APPELLATE COURT OF ILLINOIS, FOURTH DISTRICT
511 N.E.2d 203, 158 Ill. App. 3d 733, 110 Ill. Dec. 368 1987.IL.998
Appeal from the Circuit Court of Sangamon County; the Hon. Jerry S. Rhodes, Judge, presiding.
PRESIDING JUSTICE SPITZ delivered the opinion of the court. GREEN and LUND, JJ., concur.
DECISION OF THE COURT DELIVERED BY THE HONORABLE JUDGE SPITZ
On October 24, 1984, plaintiff, Jack E. Loftus, filed a complaint in the circuit court of Sangamon County against defendants, Robert Mingo, Larry Mitchell, and the village of Riverton, Illinois. The complaint alleged damages resulting from an automobile collision which occurred when plaintiff backed his vehicle out of his garage and down the driveway adjoining his residence in Riverton, Illinois, thereupon colliding with a vehicle parked in the driveway with no lights illuminated. The latter vehicle was occupied by Robert Mingo, a police officer employed by the village of Riverton.
Counts I, III and VI of plaintiff's seven-count complaint were directed against Robert Mingo and alleged negligence, wilful and wanton misconduct, and a civil rights violation, respectively. Counts II and VII of plaintiff's complaint were directed against the village of
On November 26, 1984, defendants petitioned the United States District Court for the Central District of Illinois to remove this action to that court based upon Federal jurisdiction over the civil rights claims. On April 16, 1985, the United States District Court entered an order denying the petition for removal.
On September 13, 1985, plaintiff's original complaint was dismissed by agreement of the parties and plaintiff was granted leave to amend his complaint.
Then on October 3, 1985, plaintiff filed his first amended complaint. On October 22, 1985, defendants moved to dismiss the first-amended complaint. Following a hearing, the motions to dismiss were allowed and plaintiff was granted leave to amend his complaint.
On February 4, 1986, plaintiff filed his second-amended complaint, alleging five counts. This complaint omitted the two counts against former defendant Larry Mitchell and alleged negligence, wilful and wanton misconduct and civil rights violations against Mingo and the village of Riverton. Mingo and the village of Riverton moved to dismiss the second-amended complaint. Following a hearing, defendants' motions to dismiss plaintiff's second-amended complaint were allowed and plaintiff was granted leave to file another amended complaint.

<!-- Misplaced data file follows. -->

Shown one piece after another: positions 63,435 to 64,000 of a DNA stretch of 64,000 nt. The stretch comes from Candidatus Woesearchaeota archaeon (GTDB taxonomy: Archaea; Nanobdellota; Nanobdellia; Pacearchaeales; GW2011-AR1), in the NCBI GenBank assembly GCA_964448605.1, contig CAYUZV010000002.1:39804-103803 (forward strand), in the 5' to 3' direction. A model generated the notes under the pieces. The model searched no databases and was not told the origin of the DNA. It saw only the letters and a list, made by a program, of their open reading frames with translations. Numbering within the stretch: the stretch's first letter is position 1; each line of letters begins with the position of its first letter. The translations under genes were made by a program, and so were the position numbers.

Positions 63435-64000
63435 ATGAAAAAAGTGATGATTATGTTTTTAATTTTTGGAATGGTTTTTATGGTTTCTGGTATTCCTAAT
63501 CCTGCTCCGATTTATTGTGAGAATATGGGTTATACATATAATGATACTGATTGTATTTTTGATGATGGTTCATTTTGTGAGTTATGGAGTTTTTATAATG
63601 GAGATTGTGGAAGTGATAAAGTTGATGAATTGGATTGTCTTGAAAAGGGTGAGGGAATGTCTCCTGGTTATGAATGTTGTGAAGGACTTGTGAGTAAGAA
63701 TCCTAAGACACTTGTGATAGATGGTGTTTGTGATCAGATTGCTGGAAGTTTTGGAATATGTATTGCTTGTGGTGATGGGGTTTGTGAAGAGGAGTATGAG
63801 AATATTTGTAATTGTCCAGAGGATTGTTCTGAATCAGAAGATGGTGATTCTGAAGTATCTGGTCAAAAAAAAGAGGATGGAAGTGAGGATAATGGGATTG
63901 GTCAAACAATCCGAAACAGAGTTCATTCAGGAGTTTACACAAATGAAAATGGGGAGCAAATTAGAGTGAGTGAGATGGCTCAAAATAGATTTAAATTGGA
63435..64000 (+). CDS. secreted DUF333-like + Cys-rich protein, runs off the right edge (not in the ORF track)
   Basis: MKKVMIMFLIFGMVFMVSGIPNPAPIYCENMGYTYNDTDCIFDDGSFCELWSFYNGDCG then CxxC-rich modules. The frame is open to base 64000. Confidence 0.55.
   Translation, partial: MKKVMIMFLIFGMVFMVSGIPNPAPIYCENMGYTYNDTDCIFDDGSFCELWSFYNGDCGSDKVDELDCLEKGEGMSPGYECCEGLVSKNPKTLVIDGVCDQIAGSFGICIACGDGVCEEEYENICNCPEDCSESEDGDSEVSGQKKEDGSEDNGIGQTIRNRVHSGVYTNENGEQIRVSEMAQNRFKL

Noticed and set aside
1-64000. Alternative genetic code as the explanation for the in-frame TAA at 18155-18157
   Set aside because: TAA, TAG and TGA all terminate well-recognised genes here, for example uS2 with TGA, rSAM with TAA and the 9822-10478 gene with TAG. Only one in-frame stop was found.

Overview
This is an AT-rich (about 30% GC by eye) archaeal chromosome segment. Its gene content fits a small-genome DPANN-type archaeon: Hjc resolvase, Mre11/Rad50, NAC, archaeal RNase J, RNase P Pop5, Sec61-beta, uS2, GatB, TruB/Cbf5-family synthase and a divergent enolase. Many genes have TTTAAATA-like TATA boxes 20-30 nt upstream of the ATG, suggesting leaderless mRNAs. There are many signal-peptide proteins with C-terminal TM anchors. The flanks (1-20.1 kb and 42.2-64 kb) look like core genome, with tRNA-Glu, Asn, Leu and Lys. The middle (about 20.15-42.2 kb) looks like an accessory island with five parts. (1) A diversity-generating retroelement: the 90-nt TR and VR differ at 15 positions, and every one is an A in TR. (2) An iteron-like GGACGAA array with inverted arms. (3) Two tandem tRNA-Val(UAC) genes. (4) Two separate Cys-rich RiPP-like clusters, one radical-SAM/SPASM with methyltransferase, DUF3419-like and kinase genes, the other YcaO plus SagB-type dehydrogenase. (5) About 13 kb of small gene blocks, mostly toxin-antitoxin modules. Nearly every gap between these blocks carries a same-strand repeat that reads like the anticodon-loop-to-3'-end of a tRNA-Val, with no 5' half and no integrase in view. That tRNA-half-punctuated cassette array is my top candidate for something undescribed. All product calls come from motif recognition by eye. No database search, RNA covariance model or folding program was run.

On October 15, 1986, plaintiff filed his third-amended complaint. Count I of the six-count complaint was directed against Mingo and alleged that Mingo had a duty to use reasonable care in the operation and use of his motor vehicle and to make his presence known by the use of headlights or parking lights due to the darkness existing at the time of the collision. Count I further alleged that Mingo had breached this duty by failing to indicate his presence to plaintiff by the use of lights, failing to operate his vehicle with proper lights or warning devices in violation of sections 12-201 and 12-203 of the Illinois Vehicle Code (Ill. Rev. Stat. 1983, ch. 95 1/2, pars. 12-201, 12-203), failing to take action to avoid the collision, and obstructing plaintiff's driveway. Count II of the complaint was directed against the village of Riverton, and alleged that Mingo, as a village employee, was an agent of the village and was acting within the scope of his employment at the time of the alleged negligent act or omission. Count III of the complaint was directed against Mingo and alleged that Mingo engaged in wilful and wanton misconduct by failing to indicate his presence to plaintiff with the use of headlights or parking lights, failing to operate his headlights or parking lights or warning devices, in violation of sections 12-201 and 12-203 of the Illinois Vehicle Code (Ill. Rev. Stat. 1983, ch. 95 1/2, pars. 12-201, 12-203), placing himself in a situation where he was unable to take action to avoid the collision, and obstructing plaintiff's driveway. This count sought punitive damages against Mingo. Counts IV and V of the complaint were directed against Mingo and the village of Riverton, respectively, and alleged a violation of plaintiff's civil rights pursuant to the United States Constitution and sections 1983, 1985, and 1988 of the Civil Rights Act of 1964 (42 U.S.C. secs. 1983, 1985, 1988 (1982)). Finally count IV of plaintiff's complaint, directed against Mingo, alleged that plaintiff sustained damages resulting from Mingo's uninvited presence on property owned by the plaintiff. Mingo and the village of Riverton filed motions to dismiss the third-amended complaint. After a hearing, the trial court granted the defendants' motions and dismissed plaintiff's complaint. Further, the court denied leave to amend the complaint and the cause was stricken. Plaintiff now appeals.